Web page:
I'm trying to use cgroups to limit a process's network bandwidth, as described in this answer. However, I am unable to find the "files" they refer to. I am using Ubuntu 12.04 LTS with cgroup-bin installed. cgroups are automatically mounted under /sys/fs/cgroup, however, I only see the following subsystems:

$ ls -l /sys/fs/cgroup/
total 0
drwxr-xr-x 3 root root 0 Mar  8 09:51 cpu
drwxr-xr-x 3 root root 0 Mar  8 09:51 cpuacct
drwxr-xr-x 3 root root 0 Mar  8 09:51 devices
drwxr-xr-x 3 root root 0 Mar  8 09:51 freezer
drwxr-xr-x 3 root root 0 Mar  8 09:51 memory

Furthermore, I tried to manually mount the "net" subsystem with no success:

# mkdir -p /sys/fs/cgroup/net
# mount -t cgroup -o net net /sys/fs/cgroup/net/
mount: special device net does not exist

Can anybody help?

1 Answer 1


I know of only 2 cgroups related to network, net_prio (set the priority of network traffic) and net_cls (tags packets to allow identification by Linux tc).

  • net_prio has been introduced in Linux Kernel 3.3, so it is normal that you do not see it in Ubuntu LTS 12.04 unless you installed the LTS hardware enablement stack (which gets you a Linux Kernel 3.5), see at the end.
  • net_cls, I do not know when it was introduced, but there is a module for it with the stock 3.2 Kernel delivered with Ubuntu 12.04 LTS.

net_cls configuration

How to set net_cls has obviously it is not done automatically. First check that you have it supported (only for you to know how I found out!):

$ grep CGROUP /boot/config-`uname -r`

This tells you that net_cls is a module and not compiled as part of the Kernel (the m).

Now that you know you have the module, let's look for it:

$ find /lib/modules/`uname -r` -iname "*cgroup*"

So now you know the module is called cls_cgroup, simply load it:

$ sudo modprobe cls_cgroup

Hop done! Now let's do the mounting. The information you got are rather incorrect for the Kernel delivered with Ubuntu 12.04 LTS. It is not due to Ubuntu but rather that the API for cgroups has probably changed. As the following is compliant with the kernel official documentation:

$ sudo mkdir /sys/fs/cgroup/net_cls
$ sudo mount -t cgroup -o net_cls none /sys/fs/cgroup/net_cls

Now you should be able to tag your packet for tc.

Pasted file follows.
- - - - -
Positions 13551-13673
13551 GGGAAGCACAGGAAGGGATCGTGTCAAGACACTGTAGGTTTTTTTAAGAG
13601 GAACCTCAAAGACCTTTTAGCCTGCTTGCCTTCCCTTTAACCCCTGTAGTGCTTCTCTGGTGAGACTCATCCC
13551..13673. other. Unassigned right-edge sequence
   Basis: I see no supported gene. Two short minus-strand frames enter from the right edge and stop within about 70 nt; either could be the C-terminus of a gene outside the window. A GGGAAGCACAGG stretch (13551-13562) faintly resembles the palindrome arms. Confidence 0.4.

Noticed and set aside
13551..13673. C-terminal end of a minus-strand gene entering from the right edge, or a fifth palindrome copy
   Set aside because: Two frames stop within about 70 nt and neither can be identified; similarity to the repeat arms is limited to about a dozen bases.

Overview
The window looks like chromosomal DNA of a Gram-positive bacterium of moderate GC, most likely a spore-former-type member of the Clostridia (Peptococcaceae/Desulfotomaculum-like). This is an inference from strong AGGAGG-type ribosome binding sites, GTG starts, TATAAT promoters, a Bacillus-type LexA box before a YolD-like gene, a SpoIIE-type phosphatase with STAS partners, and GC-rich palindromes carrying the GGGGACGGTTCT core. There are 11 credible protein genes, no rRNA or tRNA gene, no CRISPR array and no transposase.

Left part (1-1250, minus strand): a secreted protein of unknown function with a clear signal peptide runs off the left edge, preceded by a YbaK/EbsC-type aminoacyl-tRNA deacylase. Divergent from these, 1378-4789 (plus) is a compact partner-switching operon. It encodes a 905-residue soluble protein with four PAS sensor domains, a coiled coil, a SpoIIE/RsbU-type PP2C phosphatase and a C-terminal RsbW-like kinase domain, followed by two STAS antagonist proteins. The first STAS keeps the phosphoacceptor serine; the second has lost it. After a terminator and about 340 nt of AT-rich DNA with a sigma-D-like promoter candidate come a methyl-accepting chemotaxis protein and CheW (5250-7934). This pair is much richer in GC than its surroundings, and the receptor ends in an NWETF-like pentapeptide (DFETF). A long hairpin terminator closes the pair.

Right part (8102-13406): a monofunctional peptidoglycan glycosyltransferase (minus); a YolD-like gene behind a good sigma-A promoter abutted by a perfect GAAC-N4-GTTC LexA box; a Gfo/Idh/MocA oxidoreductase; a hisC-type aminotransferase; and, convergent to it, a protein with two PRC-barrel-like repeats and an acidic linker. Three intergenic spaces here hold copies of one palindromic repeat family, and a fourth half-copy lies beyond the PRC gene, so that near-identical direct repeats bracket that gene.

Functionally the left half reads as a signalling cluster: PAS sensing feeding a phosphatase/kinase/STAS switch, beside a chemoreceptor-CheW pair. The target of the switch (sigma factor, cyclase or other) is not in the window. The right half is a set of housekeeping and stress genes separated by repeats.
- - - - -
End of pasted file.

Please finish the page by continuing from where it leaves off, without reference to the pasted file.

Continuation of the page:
net_prio configuration

For net_prio, the process is rather similar. But you need to install a newer Kernel. Ubuntu 12.04 LTS supports what they call LTS Hardware Enablement Stack which provides you with a new kernel version 3.5. To install it:

$ sudo apt-get install linux-generic-lts-quantal xserver-xorg-lts-quantal

After rebooting you will be using Linux Kernel 3.5. If you use the grep command given above, it will return you a slightly different list. Notably you have now CONFIG_NETPRIO_CGROUP=m which is yet another module. You can again look for the module using the same find command as above and you will find netprio_cgroup, simply load it:

$ sudo modprobe netprio_cgroup

Then like before, you can now mount the cgroup:

$ sudo mkdir /sys/fs/cgroup/net_prio
$ sudo mount -t cgroup -o net_prio none /sys/fs/cgroup/net_prio

Refer to the documentation (see first link) to know how to use the net_prio cgroup or you can also refer to this Red Hat documentation.

Those changes are not persistent

As the title says, at the next reboot the changes will have been lost.

If you want this to be persistent edit the file /etc/rc.local and add the steps above which are creating the directory and mounting the cgroup. And add the modules (either both or one of them, depending which you want to use) to the file /etc/modules, simply add each name on a new line, example:

sudo bash -c "echo cls_cgroup >> /etc/modules"

Warning: when modifying the files under /etc if you are not carefull you could break the boot process. Nothing that a knowledgable person could not repair, but you'd better be carefull and either know what you are going to do or have a friend help you. In addition, backups of your precious data is always a good idea!

  • 1
    Hello. It seems net_prio (and net_cls) are deprecated in CGroups v2. Do you any alternative to these? Thanks!
    – Osqui
    May 14, 2020 at 17:10

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